April 13, 2014 · by David Gilbert · Amusement Park Rides, Erector Sets, Models, Willard, Craig

Craig Willard writes: “This model was adapted from an original design of Bill Bean and Larry Worley. As we are all from the ACGHS I feel I had to try to copy and modify slightly what these gentlemen had done. The spectacular dimensions are listed at over 3 feet in diameter and 10 inches wide.  It took me just about 3 years to acquire, strip prime and paint (3 to 5 coats) all the parts for this piece. It is quite large and it runs very smoothly thanks to two A-49 Erector motors linked to each side of the Ferris Wheel and driven directly. The joy was building it but watching it is just as satisfying. I’ve installed 8 gondolas and additional EX and EY girders as well as a digitized sound unit of the amusement park sounds which really complete the effect.”

Craig Willard's Ferris Wheel
March 18, 2014 · by David Gilbert · Amusement Park Rides

Dave Frieder, a professional photographer, was kind enough to send us pictures of the real parachute jump. Dave specializes in photographing New York City bridges. For more of his pictures go to Dave Frieder’s Web site.

Dave writes: Did you know when the Jump was FIRST installed at the World’s Fair it had only 4 guy wires for each Parachute? The Arms of the Jump at the end came to a triangle. Then when it was moved to a different area of the fairgrounds in 1940, additional steelwork was added to the Arms and the ends were given a “Round” configuration. Eight guy wires were then used per parachute to prevent them from swaying into each other on windy days. That configuration was kept when it was moved to Coney Island.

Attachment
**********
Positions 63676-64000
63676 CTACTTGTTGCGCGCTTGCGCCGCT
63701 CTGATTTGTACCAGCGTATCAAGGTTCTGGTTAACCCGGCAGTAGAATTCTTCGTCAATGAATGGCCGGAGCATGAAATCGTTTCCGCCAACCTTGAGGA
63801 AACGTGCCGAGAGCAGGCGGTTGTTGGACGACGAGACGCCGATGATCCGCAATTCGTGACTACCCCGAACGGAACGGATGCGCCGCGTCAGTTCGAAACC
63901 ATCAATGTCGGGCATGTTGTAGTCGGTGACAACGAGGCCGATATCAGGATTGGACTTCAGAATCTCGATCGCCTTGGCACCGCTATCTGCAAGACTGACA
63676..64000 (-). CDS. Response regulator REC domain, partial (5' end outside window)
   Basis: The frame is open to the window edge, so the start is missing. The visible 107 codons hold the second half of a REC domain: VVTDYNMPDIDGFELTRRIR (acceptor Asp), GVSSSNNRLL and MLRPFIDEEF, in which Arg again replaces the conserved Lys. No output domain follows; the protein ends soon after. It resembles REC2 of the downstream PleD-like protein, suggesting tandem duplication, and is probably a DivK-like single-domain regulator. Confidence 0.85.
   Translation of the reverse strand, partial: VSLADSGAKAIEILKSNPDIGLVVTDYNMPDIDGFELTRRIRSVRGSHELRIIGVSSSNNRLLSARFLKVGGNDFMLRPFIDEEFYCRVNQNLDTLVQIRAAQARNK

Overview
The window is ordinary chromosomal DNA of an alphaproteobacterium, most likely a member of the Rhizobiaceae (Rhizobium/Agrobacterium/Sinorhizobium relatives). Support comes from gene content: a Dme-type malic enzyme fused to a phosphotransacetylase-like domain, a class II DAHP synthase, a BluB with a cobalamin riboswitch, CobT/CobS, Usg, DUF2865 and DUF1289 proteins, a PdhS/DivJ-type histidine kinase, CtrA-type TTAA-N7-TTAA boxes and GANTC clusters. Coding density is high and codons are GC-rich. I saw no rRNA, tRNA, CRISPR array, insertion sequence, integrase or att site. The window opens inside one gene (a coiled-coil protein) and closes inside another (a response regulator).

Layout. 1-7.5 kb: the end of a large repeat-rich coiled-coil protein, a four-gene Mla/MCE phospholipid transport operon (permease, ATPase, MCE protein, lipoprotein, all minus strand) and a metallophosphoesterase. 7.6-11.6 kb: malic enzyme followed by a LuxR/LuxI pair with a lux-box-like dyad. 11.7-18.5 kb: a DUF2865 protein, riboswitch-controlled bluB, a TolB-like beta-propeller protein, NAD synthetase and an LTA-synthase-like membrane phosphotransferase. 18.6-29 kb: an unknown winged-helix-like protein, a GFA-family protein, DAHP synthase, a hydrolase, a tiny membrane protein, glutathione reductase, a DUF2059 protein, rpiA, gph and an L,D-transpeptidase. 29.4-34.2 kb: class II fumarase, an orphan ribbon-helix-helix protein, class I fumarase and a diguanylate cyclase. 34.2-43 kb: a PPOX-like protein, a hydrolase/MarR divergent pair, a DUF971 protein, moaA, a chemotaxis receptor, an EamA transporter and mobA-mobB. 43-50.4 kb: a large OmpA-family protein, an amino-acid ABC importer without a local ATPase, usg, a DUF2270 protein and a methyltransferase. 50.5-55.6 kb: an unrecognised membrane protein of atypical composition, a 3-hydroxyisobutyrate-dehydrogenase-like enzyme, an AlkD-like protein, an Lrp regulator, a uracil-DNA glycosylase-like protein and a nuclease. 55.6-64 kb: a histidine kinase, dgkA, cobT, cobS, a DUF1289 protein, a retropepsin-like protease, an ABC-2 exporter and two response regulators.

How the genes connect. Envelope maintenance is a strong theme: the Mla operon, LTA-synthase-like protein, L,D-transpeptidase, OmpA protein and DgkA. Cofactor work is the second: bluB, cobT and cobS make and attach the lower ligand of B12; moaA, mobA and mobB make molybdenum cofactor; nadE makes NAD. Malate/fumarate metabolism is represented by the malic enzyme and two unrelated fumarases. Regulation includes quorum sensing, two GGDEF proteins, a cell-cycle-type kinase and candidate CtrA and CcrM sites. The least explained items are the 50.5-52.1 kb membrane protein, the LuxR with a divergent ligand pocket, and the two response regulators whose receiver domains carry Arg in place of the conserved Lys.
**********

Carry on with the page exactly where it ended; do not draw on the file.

March 14, 2014 · by David Gilbert · Amusement Park Rides, Erector Sets, Worley, Larry

Larry writes: Over the Christmas holidays we had some house guests who wanted to see the Ferris wheel work. It was broken at the time and that was a little embarrassing. Well, I set out to fix it. While I was at that, I decided to keep the two motors, but add another drive axle. That makes the whole thing turn better now.

Then I decided to add some lights. After a little experimentation, I figured out a way to do it. I used a plastic blank from inside my blank CDs and attached a metal ring. It installed easily and wasn’t hard to adjust. I made the contact arm from Fiber Strips attached to a piece of spring steel.

It burns all the bulbs via a 6 volt battery hidden under the control house. I simply move the contact arm off the metal wheel and it can sit until the next time I want to run the lights.

This isn’t much, I know, but I am proud of it. Mostly proud that it is finally fixed.

  • Video of the Ferris wheel lights in action